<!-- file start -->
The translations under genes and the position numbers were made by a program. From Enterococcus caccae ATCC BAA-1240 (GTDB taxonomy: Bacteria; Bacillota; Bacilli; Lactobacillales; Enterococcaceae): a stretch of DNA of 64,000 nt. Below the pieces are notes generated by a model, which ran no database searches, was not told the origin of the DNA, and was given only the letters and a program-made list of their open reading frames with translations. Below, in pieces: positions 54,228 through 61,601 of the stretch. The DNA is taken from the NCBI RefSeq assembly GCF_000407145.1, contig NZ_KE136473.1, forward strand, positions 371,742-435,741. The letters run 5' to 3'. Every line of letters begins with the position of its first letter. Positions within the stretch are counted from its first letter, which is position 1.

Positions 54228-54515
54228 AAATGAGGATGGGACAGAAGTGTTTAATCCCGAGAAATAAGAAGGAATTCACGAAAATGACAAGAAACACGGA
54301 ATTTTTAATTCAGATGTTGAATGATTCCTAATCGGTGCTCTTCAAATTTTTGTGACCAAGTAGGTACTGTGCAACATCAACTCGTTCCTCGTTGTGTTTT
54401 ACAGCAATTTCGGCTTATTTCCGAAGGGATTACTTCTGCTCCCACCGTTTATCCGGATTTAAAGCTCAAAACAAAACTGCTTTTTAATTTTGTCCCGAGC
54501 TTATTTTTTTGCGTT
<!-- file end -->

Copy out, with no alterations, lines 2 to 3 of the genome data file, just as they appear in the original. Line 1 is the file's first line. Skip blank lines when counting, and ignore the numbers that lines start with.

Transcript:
Positions 54228-54515
54228 AAATGAGGATGGGACAGAAGTGTTTAATCCCGAGAAATAAGAAGGAATTCACGAAAATGACAAGAAACACGGA